4. Sachse, C. et al. Transparent, dip-coated silver nanowire electrodes for small molecule organic solar cells. Org. Electron. physics, Mater. Appl. 14, 143–148 (2013).
  5. K. Norrman, A. Ghanbari-Siahkali, N. B. Larsen, Studies of spin-coated polymer films, Annu. Rep. Prog. Chem. Sect. C 101 (2005) 174–201.
  6. Frederik C. Krebs, Fabrication and processing of polymer solar cells: A review of printing and coating techniques, Solar Energy Materials & Solar Cells 93 (2009) 394–412.
  7. Cui, Y. et al., Single-Junction Organic Photovoltaic Cells with Approaching 18% Efficiency. Adv. Mater. 1908205 (2020) doi:10.1002/adma.201908205.- Lingxian Meng er al., Organic and solution-processed tandem solar cells with 17.3% efficiency. Science 361, 1094–1098 (2018).

 

  1. Morteza Eslamian, Ultrasonic Substrate Vibration-Assisted Drop Casting (SVADC) for the Fabrication of Photovoltaic Solar Cell Arrays and Thin-Film Devices, Nanoscale Research Letters (2015) 10:462.
  2. Yuanbao Lin et al., Printed Nonfullerene Organic Solar Cells with the Highest Efficiency of 9.5%, Adv. Energy Mater. 2018, 1701942.
  3. Guoqi Ji et al., 12.88% efficiency in doctor-blade coated organic solar cells through optimizing the surface morphology of a ZnO cathode buffer layer, J. Mater. Chem. A, 2019, 7, 212–220.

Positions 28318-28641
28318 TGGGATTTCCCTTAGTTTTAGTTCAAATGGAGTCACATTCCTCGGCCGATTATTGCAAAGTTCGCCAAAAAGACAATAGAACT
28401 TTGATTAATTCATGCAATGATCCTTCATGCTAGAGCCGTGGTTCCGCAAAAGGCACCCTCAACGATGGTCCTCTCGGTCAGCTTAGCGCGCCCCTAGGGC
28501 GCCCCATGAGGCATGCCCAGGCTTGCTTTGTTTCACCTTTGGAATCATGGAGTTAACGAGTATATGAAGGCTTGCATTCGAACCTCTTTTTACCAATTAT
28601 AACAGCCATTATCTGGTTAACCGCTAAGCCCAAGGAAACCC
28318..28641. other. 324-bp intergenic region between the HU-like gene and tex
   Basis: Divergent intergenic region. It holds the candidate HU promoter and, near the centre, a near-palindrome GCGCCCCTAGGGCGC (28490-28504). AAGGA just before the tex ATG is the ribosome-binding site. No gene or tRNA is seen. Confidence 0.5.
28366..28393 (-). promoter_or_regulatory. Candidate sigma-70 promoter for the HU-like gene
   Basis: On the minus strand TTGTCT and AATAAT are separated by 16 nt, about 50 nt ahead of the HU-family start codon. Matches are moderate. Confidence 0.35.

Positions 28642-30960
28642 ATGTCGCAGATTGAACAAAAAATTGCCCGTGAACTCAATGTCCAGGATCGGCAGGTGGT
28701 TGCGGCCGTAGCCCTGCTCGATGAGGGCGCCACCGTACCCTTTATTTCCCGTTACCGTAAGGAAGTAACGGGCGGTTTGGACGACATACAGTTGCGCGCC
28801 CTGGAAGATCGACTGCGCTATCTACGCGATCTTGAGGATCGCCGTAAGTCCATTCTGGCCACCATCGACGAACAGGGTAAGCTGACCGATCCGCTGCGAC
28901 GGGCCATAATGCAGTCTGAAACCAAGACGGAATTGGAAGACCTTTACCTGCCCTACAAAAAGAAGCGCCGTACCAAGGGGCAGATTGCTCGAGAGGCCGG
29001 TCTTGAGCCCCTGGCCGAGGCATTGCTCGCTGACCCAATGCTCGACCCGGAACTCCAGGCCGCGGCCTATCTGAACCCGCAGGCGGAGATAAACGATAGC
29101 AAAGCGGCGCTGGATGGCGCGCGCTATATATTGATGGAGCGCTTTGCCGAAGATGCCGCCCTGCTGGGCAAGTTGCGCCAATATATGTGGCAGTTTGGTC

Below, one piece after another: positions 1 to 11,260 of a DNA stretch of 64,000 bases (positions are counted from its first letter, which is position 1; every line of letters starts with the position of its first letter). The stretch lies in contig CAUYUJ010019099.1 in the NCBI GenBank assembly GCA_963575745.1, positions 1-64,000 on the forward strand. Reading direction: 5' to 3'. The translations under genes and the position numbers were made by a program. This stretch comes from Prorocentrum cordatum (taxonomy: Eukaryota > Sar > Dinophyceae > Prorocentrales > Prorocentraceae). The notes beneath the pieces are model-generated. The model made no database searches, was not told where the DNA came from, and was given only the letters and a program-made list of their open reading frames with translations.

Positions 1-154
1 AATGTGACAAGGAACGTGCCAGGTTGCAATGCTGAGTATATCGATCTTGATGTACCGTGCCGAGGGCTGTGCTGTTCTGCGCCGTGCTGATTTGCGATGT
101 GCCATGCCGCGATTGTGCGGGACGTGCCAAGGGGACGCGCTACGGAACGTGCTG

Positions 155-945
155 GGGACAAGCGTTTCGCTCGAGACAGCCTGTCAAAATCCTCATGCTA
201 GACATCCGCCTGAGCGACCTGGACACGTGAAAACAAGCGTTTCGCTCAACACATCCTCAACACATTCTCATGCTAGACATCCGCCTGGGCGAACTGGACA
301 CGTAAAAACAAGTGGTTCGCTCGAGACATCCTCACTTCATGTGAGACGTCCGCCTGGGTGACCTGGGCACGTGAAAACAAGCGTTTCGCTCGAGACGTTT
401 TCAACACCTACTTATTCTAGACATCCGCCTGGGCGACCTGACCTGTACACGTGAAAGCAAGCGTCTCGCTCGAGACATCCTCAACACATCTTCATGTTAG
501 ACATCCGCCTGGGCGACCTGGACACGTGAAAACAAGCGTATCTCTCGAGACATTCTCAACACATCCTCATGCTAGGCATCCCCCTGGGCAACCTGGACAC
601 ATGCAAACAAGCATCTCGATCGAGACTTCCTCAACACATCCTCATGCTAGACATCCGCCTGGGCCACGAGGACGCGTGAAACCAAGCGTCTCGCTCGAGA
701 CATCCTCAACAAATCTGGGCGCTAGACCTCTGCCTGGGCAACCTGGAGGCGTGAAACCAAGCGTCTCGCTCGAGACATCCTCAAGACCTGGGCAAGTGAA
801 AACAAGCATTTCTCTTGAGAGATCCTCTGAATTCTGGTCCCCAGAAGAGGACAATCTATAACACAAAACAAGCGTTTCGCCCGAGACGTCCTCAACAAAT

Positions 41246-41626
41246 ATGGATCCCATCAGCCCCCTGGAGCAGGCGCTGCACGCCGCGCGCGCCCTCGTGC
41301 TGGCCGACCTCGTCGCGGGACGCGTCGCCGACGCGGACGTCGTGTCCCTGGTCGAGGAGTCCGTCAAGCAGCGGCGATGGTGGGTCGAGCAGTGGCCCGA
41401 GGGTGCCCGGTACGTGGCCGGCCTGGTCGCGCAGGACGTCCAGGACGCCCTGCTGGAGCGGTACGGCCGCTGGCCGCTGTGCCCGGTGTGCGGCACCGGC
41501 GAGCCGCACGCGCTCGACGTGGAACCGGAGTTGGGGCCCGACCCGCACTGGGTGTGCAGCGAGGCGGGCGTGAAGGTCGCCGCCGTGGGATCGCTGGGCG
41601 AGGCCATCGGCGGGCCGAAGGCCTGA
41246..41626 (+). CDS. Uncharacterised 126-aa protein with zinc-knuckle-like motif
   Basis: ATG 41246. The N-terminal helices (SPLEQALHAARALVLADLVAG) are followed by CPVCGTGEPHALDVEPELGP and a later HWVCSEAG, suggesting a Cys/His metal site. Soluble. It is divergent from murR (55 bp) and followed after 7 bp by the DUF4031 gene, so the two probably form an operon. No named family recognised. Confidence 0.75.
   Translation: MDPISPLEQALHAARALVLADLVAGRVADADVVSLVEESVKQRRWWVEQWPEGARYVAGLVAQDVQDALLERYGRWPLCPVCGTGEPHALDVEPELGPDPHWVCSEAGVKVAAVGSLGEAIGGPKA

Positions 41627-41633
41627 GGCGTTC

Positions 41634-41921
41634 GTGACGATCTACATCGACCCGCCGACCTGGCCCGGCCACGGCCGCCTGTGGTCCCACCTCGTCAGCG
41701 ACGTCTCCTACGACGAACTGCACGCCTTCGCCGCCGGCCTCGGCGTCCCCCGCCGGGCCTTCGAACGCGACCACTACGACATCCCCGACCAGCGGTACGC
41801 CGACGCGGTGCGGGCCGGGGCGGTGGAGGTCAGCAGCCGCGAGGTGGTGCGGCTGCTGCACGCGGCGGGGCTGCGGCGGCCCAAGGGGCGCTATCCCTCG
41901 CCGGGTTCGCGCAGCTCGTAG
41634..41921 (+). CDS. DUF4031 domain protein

4. L. Wengeler et al., Investigations on knife and slot die coating and processing of polymer nanoparticle films for hybrid polymer solar cells, Chemical Engineering and Processing 50 (2011) 478–482.
  5. Wan Jae Dong et al., Simple Bar-Coating Process for Fabrication of Flexible Top-Illuminated Polymer Solar Cells on Metallic Substrate, Adv. Mater. Technol. 2016, 1600128.
  6. Yuxiu Li et al., One-step synthesis of ultra-long silver nanowires of over 100 mm and their application in flexible transparent conductive films, RSC Adv., 2018, 8, 8057–8063.
  7. Andrea Reale Spraet al., y Coating for Poly.mer Solar Cells: An Up-to-Date Overview, Energy Technol. 2000, 00, 1 – 23.
  8. Yulia Galagan et al., Roll-to-Roll Slot–Die Coated Organic Photovoltaic (OPV) Modules with High Geometrical Fill Factors, Energy Technol. 2015, 3, 834 – 842.
  9. Jeongjoo Lee et al., Slot-Die and Roll-to-Roll Processed Single Junction Organic Photovoltaic Cells with the Highest Efficiency, Adv. Energy Mater. 2019, 1901805.
  10. J. M. Ding, A. F. Vornbrock, C. Ting, V. Subramanian, Pattern able polymer bulk heterojunction photovoltaic cells on plastic by rotogravure printing, Sol. Energy Mater. Sol. Cells 93 (2009) 459–464.
  11. Christos Kapnopoulos et al., Fully gravure printed organic photovoltaic modules: A straightforward process with a high potential for large scale production, Solar Energy Materials & Solar Cells 144 (2016) 724–731.
  12. Alem, S. et al. Flexographic printing of polycarbazole-based inverted solar cells. Org. Electron. physics, Mater. Appl. 52, 146–152 (2018).
  13. Frederik C. Krebs, Upscaling of polymer solar cell fabrication using full roll-to-roll processing, Nanoscale, 2010, 2, 873–886 | 873.